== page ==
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Mozart : Piano Concertos Nos 9 & 17
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Mozart : Piano Concertos Nos 9 & 17

Daniel Barenboim & Berlin Philharmonic Orchestra
3 April 2006 | Format: MP3

2.99 (VAT included if applicable)
Also available in CD Format
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Product details

  • Original Release Date: 1 Jan 1992
  • Release Date: 1 Jan 1992
  • Label: Warner Classics International
  • Copyright: 1992 Teldec Classics International GMBH
  • Record Company Required Metadata: Music file metadata contains unique purchase identifier. Learn more.
  • Total Length: 1:03:19
  • Genres:
  • ASIN: B001F14K2W
  • Average Customer Review: 3.0 out of 5 stars  See all reviews (1 customer review)
  • Amazon Bestsellers Rank: 72,549 in MP3 Albums (See Top 100 in MP3 Albums)

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Most Helpful Customer Reviews

By Greeky on 17 April 2011
Format: MP3 Download
this was pleasant enough to listen to but for me lacked any real feeling in the sense that although it was played well, it lacked any real depth or substance that really caught my attention. Cheap and cheerful but not much more than that!
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Most Helpful Customer Reviews on (beta) 2 reviews
2 of 2 people found the following review helpful
Great performance of absolutely beautiful pieces 31 Jan 2001
By Timmy - Published on
Format: Audio CD
This CD contains two very significant concertos of Mozart's. The first, K271 in E-flat, may well be considered his first adult concerto. In addition, it is the first concerto to introduce the piano before the orchestral ritornello, a concept to be utilzed by Beethoven in his 4th and 5th piano concertos as well as in Brahms' 2nd piano concerto. It also contains a wonderful and serious minor-key slow movement, reminding me of earlier opera seria. The G-major piano concerto is simply one of Mozart's most beautiful and perfect works, gay and happy from start to finish. It is a concerto whose every movement may be considered a masterpiece, significant in that many of Mozart's concertos have both strong and weak movements. Barenboim is a distinguished pianist and conductor. This CD is a must-have.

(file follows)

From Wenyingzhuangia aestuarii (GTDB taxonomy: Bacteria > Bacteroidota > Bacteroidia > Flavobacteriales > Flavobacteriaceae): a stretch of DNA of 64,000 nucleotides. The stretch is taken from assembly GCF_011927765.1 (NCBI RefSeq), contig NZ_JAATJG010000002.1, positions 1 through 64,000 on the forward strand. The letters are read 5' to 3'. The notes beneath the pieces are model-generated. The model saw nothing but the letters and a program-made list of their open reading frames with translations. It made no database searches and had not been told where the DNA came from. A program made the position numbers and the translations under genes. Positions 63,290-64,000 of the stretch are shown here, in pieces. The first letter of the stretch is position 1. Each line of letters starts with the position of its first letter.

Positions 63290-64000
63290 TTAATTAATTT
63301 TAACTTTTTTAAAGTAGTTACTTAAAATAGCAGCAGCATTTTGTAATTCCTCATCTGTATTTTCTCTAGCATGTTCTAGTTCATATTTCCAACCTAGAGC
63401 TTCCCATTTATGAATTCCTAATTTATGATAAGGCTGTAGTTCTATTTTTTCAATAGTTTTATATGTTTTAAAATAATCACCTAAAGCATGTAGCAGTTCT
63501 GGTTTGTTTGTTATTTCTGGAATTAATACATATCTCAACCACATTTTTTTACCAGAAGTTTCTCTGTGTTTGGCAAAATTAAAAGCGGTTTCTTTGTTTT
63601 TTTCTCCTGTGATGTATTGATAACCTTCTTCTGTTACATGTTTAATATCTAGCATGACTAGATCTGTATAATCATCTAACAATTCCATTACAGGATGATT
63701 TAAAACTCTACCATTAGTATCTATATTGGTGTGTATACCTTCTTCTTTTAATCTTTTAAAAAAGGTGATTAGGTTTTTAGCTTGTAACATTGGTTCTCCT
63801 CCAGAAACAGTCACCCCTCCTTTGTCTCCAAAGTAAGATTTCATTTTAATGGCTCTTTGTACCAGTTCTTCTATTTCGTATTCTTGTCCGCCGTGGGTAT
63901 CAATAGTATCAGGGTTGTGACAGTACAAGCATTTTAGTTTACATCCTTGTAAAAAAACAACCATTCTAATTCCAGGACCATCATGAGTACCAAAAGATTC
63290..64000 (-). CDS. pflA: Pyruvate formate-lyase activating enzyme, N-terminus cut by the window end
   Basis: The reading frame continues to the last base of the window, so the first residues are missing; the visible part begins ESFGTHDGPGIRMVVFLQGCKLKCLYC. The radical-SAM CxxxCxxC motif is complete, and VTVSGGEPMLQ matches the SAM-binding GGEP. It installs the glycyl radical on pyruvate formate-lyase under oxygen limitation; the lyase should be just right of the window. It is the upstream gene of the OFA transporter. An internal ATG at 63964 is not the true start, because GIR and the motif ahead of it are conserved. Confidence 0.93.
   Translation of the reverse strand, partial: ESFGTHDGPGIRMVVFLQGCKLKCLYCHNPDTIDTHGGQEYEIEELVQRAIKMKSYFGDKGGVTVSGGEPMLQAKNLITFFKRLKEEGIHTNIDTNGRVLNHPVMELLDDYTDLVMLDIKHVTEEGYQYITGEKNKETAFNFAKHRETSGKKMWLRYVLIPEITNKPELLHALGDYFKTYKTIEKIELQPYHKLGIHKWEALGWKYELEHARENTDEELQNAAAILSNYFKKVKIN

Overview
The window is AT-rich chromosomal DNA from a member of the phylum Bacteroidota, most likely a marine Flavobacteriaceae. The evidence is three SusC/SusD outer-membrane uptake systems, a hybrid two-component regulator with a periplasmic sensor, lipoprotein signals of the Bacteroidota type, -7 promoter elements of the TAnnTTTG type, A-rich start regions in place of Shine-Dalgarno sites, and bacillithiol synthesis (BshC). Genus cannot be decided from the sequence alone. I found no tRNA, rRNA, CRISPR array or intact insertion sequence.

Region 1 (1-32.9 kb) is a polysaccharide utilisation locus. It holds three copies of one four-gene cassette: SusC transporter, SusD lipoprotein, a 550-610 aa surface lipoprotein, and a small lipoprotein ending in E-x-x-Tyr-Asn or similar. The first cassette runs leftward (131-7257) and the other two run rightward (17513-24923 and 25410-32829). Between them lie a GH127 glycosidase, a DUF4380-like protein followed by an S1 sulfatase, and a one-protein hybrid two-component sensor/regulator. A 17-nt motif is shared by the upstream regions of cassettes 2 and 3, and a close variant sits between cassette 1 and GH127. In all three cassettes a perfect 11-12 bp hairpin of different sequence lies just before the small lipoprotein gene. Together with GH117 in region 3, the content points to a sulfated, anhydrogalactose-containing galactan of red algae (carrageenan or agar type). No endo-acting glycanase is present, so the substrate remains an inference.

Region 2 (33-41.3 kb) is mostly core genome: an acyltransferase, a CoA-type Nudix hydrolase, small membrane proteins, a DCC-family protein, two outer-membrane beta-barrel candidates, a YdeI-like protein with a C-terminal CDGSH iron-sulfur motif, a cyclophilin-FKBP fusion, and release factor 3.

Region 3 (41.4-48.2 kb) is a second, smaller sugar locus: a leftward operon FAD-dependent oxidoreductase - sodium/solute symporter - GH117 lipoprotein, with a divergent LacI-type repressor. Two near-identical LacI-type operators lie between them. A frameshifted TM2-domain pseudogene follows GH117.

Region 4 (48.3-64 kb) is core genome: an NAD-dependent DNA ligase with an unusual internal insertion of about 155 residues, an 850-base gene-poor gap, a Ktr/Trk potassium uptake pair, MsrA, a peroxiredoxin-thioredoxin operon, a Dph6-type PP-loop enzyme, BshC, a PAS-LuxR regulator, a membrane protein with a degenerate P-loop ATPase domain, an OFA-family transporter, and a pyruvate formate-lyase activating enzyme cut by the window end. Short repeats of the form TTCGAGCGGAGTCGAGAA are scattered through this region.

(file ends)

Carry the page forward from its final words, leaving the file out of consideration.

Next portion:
2 of 3 people found the following review helpful
Exemplary Musicianship 16 Jan 2011
By Bernard Michael O'Hanlon - Published on
Format: Audio CD Verified Purchase
If you relish big-boned Mozart being played by world-class musicians who are not afraid to evoke the spirit and letter of these miraculous scores, look no further. This is how Mozart should be played: fierily, poetically and with full expressiveness. It is the complete opposite of the Mozart as promulgated by the Period Practice Nosfertaus whose Salzburg Kid is an anaemic waif who sounds more like Telemann than a composer of his own time.

The soloist is clearly enjoying himself and determined to excel - this is not an example of the Barenboim sausage-machine. There is also buy-in from the Berlin Philharmonic; the articulation of the strings, say, at 5'33"ff in the finale of the G Major, has to be heard to be believed. Instances of excellence abound. Much the same could be said of the recording.

Einstein said that K 271 was Mozart's first masterpiece. Whatever the veracity of such a claim might be, it is easy to believe on the strength of this leonine performance. The desolation of the slow movement is unerringly captured. How does a 21 year old come to such gnosis?

Enough. Just buy it.
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